I was part of a really enjoyable lunch and learn today in beautiful Vancouver, Canada hosted by SMEI at the Terminal City Club. I was asked to kick off the discussion by saying a few words on the theme of “Your customers have moved. Do you know where they live?”
I decided to start things off by broadening the discussion into the larger question of whether we even know our customers at all anymore, given the sea change in consumer behaviours that has occurred since the widespread adoption of social media like Facebook, LinkedIn and Twitter.
For example, do you know which online networks they like to hang out on? Do you know how they like to be communicated with? Do you understand what new levels of interaction they expect to have with your organization? Do you know when you are bugging them and driving them away?
Part of the challenge is learning to listen again. Listening is possibly the most important sales skill out there, but how do we “listen” effectively with all the new media that is out there?
It all starts with some key, foundational principles. So here follows a bit of a manifesto for success in the new virtual neighbourhoods where our customers live.
- You need to genuinely enjoy meeting and helping people. If that’s just not you, find someone else to look after your digital communications post. It takes all kinds to make a business succeed, and if you are not happy networking offline, online tools won’t change that reality. Hire an intern or new grad from a local college or university. These social media natives are very well-equipped to be your eyes, ears and voice on social media. Many will appreciate the chance to make some bucks on the side while still a student.
- You need to be in it to help others. Blasting out endless Tweets about how great you are is not working, and is actually driving people away. In a recent study I conducted, one-quarter of the respondents indicated they are getting tired of social media and are considering scaling down their participation. The mood out there is in flux, and if you are not helping, you are annoying. You need to think in terms of “giving” not “getting.”
- You need to build communities. This is an old idea that still has legs. Start a LinkedIn Group for your customers. Let them help each other, and let them give you input on your products and services. My research is showing that people want to be able to rely on their online communities for assistance in solving problems and coming up with innovative ideas.
- You need to learn about the new cultures. This means listening before talking. Ask a lot of questions. Use tools like LinkedIn Q+A, LinkedIn Groups, and online customer surveys. Identify and befriend the “alphas” out there and learn the rules and protocols of engagement. Have a casual focus group over pizza and beer (be sure to invite me…) Watch how your competitors are handling the same environments and situations.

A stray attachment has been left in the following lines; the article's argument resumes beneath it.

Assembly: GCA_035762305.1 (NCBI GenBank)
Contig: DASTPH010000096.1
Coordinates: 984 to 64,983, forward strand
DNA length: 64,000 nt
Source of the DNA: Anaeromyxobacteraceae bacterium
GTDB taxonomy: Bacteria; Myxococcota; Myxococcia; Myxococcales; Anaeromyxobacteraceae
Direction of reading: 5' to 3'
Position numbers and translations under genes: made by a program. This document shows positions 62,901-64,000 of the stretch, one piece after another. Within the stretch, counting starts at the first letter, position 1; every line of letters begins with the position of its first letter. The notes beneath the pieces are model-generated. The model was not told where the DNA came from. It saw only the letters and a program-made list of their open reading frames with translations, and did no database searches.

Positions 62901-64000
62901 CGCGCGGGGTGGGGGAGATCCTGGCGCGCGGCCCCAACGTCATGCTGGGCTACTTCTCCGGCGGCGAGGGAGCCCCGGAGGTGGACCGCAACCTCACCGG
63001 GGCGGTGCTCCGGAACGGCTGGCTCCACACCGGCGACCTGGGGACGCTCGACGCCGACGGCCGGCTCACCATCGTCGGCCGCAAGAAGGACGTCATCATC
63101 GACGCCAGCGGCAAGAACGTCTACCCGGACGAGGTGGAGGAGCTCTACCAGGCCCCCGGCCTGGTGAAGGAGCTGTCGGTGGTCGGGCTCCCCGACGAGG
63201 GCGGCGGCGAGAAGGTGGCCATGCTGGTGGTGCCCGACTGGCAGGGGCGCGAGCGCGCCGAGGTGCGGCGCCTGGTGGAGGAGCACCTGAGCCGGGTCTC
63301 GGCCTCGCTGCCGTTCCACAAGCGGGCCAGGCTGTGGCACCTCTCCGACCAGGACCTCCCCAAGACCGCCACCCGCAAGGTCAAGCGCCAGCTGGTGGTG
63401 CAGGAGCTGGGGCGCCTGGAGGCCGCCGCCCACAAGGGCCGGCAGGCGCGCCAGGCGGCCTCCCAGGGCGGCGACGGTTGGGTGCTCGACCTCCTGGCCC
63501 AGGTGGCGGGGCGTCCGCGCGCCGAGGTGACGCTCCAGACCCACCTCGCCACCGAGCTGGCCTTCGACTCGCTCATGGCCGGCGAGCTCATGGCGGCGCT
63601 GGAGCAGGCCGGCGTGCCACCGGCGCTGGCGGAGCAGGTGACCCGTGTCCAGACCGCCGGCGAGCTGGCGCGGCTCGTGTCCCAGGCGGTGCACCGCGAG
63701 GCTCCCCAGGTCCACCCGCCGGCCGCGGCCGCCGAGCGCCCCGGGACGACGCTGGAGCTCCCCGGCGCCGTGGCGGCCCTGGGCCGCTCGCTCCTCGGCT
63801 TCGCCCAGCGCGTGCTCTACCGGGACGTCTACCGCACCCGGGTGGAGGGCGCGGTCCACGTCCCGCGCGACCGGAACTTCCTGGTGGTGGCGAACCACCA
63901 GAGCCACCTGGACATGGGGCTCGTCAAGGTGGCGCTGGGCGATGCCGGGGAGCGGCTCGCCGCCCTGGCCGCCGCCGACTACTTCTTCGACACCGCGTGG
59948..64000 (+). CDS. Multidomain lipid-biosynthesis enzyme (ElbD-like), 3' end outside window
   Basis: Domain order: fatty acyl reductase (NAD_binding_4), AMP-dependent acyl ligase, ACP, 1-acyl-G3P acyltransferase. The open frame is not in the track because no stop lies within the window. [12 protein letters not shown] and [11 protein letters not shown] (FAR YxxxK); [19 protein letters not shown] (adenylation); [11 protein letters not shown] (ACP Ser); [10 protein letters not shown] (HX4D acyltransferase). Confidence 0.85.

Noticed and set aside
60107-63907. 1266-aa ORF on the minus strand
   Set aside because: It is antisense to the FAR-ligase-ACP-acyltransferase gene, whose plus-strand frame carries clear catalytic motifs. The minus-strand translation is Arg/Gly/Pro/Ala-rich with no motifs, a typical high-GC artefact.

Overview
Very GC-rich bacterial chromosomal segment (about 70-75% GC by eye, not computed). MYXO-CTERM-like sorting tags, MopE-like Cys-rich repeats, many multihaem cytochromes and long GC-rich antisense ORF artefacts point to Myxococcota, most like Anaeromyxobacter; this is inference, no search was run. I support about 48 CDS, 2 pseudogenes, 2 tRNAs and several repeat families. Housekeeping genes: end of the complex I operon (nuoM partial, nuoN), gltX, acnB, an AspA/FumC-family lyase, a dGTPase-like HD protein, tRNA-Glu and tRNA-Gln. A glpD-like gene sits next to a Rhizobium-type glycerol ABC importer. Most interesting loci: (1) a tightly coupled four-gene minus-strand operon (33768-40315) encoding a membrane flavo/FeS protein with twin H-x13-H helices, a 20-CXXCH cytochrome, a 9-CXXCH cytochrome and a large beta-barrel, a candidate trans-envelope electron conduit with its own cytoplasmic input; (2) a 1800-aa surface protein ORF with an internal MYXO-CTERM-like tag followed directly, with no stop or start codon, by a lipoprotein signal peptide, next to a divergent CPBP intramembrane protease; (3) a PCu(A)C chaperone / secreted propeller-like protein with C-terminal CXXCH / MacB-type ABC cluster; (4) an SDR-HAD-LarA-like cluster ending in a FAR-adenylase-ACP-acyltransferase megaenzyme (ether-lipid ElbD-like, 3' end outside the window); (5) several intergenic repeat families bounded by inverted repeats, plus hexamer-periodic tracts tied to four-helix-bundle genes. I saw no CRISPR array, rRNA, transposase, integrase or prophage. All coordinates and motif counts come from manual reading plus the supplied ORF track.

- It’s not just about the tools! Sure there are lots of great tools out there, many of them home-grown success stories. But at their best, tools are simply extenders and enablers of existing behaviours. If you are doing the wrong things to begin with, cool tools just magnify your mistakes, and the consequences of them. Make sure your fundamental behaviours are sound before throwing caution to the wind and potentially alienating your customer base.
- Become a trusted advisor. Freely offer your expertise and advice. Be a regular contributor to LinkedIn Q+A, and invest a half hour every morning helping people without expectations of a favour in return. Blog your own ideas, don’t just coat somebody else’s thoughts in your own wrapper and blast it out – editorialize at least! Make sure you would be on your customer’s “Top ten most helpful people” list.” Thought leadership is brand leadership.
How’s that for a set of starting principles? I would be very interested to hear your thoughts on this, and your additions to the list. Please feel free to weigh in here with your opinions!
PS. Some cool “Canadian” tools to check out:
StepRep (www.steprep.com) from Vendasta Technologies – helps you monitor and manage your online reputations
MashedIn (www.mashedin.com) also from Vendasta Technologies – builds trust by showing people how they are connected to you
HootSuite (www.hootsuite.com) - manages, monitors and analyzes multiple social media presences
Flowtown (www.flowtown.com) – builds social media profiles from a simple email address
To explore having me speak to your group or team on this or other related topics, please feel free to be in touch with me at firstname.lastname@example.org or via the Contact tab on this page.